It may seem like iPhone screens are breaking more than ever before, and the fact is, they probably are. Not only do we use our devices more than ever before, with studies showing that the average screen time in the UK stands at 3 hours and 23 minutes per day, but they aren’t as durable as they used to be. Each year, both iPhones and Androids get bigger to facilitate better screen resolutions, but they are made thinner to compensate for their size. As such, newer models have more power and capabilities than ever before, but can be incredibly fragile and have relatively easy-to-damage screens. This combination of increased daily usage and fragility is ultimately why the demand for iPhone screen repairs has never been higher.

Should I have my iPhone screen fixed?

Yes, cracked or broken screens should always be fixed as soon as possible to avoid causing internal damage to your device. If a shattered screen is not fixed, it can cause dust, dirt, water, and other debris to work their way into your device and wreak havoc with its hardware and software. Over time, you may notice that the touch response breaks down, the brightness and color fade, and your smartphone will stop working as it once did. Cracked screens are more than just an aesthetic issue, and you will find that screen repairs can extend the life of your device considerably, whilst saving you a lot of money down the line. To summarize, no, iPhone screens do not break more easily than Android screens. When comparing a range of models, it can be seen that iPhones and Androids over the years have both prioritised the increasing size, resolution, and power of their screens, but at a cost. Whichever smartphone you have, their screens are equally fragile and susceptible to suffering from the same kinds of damage.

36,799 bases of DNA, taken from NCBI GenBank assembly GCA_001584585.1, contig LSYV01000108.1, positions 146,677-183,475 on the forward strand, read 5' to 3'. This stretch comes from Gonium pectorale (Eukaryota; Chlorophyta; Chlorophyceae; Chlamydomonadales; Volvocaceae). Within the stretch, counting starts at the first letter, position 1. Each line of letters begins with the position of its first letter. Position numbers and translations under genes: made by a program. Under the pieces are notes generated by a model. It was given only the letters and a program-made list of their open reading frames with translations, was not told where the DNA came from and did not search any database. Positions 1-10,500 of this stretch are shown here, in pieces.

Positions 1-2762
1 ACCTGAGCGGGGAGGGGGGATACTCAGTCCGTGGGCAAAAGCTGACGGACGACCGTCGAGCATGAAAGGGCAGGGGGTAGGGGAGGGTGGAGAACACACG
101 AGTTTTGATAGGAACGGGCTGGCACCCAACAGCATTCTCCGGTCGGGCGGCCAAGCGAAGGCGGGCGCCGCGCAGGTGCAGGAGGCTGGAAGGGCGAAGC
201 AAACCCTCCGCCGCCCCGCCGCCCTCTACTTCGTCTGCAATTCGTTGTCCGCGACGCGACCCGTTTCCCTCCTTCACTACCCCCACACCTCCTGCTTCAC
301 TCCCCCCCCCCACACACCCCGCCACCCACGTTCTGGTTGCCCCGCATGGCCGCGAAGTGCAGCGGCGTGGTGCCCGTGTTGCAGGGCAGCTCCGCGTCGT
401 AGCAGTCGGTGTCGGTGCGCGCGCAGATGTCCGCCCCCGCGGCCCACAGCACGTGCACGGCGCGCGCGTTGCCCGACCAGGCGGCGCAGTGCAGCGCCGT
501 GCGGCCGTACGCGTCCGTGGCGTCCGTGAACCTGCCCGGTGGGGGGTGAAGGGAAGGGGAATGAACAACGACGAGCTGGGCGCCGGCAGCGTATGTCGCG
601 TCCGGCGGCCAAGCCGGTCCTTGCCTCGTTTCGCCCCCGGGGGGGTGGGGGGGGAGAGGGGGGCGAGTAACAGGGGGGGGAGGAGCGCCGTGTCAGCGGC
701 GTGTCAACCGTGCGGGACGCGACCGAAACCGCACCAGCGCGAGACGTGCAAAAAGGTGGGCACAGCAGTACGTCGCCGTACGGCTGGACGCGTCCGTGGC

Is your iPhone screen broken?

If your iPhone has a broken screen or looks a little worse for wear, don’t wait for the problem to worsen. Get in touch with our team at IMFixed today on 01204 520520, or you can email us at Our friendly and knowledgeable in-store team will be more than happy to assist you and get your iPhone repaired as quickly as possible.

Do iPhone screens break easier than Android


1. What if i live too far? You can always book your repair online and ship the device to us. 2. Do you do iPad repairs? Yes, we do repairs for all devices. 3. How much warranty do I get? You get a total on 12 months warranty. 4. Do I loose my data when my device gets repaired? No, it stays. 5. How much is it to repair my phone? it depends on the device model.  

Do iPhone screens break easier than Android